At the core of this re-imagination is the need for a Just Transition away from the current, extractive economy toward a regenerative economy. And since the accumulation and distribution of philanthropic wealth is a critical component of our overall economy, we believe that philanthropy itself must undergo a Just Transition toward a way of practicing that is non-extractive and truly regenerative for all people and the planet.

What Does a Just Transition for Philanthropy Look Like?

Like all other forms of wealth in the United States, philanthropic wealth can be directly traced back to industries that relied on economic practices of extraction and exploitation, such as the theft of Indigenous land and genocide of Indigenous people, the kidnapping and enslavement of millions of African people, the systemic undervaluing of “women’s work” and the destruction of natural systems and the web of life. Because philanthropic wealth comes from these historic (and current) extractive practices, our field has a moral obligation to redistribute this wealth to communities from which it was extracted.

At the same time, we must recognize that grants alone (which merely represent approximately 5 percent of a foundation’s financial assets) are insufficient to eradicate the harm these practices have caused. We can no longer treat the investment of our endowments as separate from our grantmaking. For example, philanthropies that give generous grants to organizations working to prevent climate change are completely undermining their mission if their endowments are invested in the fossil fuel industry, which is responsible for driving climate change.

Yet simply divesting from harmful industries isn’t enough. We must proactively invest in economic enterprises that build local, regenerative and democratic economies while ensuring that our investments are providing more value than they extract. This includes investing in worker-owned cooperatives, community land trusts and other entities that are community-controlled and democratically governed. Investing in these enterprises requires philanthropy to reject the endless accumulation of wealth (by de-prioritizing a maximum return on investment) and actualize our field’s potential to support the collective capacity of communities in their production, rather than consumption, of resources and wealth.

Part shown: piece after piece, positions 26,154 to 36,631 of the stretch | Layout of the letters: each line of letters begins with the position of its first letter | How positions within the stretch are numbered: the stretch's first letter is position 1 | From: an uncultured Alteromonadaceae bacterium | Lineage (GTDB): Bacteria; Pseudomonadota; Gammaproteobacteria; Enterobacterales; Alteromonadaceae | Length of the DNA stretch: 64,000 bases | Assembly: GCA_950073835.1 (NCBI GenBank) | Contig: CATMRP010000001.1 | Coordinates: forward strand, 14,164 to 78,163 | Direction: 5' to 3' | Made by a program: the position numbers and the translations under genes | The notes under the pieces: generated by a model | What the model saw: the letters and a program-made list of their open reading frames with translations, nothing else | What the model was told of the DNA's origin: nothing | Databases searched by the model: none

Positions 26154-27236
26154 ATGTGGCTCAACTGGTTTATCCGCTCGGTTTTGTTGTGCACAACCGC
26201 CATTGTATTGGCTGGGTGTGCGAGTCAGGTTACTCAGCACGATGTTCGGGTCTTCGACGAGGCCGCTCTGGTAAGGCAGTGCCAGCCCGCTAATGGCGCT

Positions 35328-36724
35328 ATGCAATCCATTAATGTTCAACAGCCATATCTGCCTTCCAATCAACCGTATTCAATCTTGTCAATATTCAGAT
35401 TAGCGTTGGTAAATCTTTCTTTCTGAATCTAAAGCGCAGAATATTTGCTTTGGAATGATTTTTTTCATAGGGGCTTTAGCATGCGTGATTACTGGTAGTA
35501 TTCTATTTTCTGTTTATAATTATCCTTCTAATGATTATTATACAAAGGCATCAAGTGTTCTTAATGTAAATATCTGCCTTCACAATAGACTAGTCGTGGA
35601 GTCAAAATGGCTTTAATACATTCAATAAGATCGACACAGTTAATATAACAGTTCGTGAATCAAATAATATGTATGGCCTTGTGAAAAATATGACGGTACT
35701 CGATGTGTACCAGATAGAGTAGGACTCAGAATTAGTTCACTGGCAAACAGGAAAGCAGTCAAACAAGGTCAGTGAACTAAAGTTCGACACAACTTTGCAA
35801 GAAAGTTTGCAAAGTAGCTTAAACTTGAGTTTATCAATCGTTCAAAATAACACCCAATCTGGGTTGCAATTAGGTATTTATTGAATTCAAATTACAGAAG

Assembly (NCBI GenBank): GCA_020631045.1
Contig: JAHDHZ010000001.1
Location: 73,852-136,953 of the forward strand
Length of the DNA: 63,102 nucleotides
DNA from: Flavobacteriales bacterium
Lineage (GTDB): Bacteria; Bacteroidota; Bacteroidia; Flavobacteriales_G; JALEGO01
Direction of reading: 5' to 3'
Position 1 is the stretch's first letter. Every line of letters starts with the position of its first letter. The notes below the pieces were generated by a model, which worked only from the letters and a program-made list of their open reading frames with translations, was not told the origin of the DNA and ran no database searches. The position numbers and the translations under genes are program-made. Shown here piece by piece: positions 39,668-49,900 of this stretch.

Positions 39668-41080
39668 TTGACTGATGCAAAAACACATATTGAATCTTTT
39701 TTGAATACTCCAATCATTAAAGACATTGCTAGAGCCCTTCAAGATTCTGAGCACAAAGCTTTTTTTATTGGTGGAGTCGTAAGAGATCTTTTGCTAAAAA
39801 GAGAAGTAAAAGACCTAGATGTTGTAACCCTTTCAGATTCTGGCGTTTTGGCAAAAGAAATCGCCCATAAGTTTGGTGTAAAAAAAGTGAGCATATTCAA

The grassroots organizations that are ushering a Just Transition are doing this very work: they are simultaneously resisting the extractive economy while also building new economies that build wealth in low-income communities and communities of color. Inspired by their visionary leadership, Justice Funders is excited to work with our peers in philanthropy to expand our imaginations beyond equity and toward liberation, and to adopt regenerative practices that realize a new vision of philanthropy that redistributes wealth, democratizes power and shifts economic control to communities.

If this is a vision that aligns with yours, we invite you to check out our newest resource, Resonance: A Framework for Philanthropic Transformation - a guide to support you and your philanthropic institution in accelerating a Just Transition. We hope that you will join us in imagining a world that works for all of us, and philanthropy’s role in creating it.

Dana Kawaoka-Chen is the Executive Director of Justice Funders, a partner and guide for philanthropy in reimagining practices that advance a thriving and just world. With special thanks to Maria Nakae, Senior Engagement Director of Justice Funders.